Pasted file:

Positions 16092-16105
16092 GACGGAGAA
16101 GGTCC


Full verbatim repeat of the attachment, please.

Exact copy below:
Positions 16092-16105
16092 GACGGAGAA
16101 GGTCC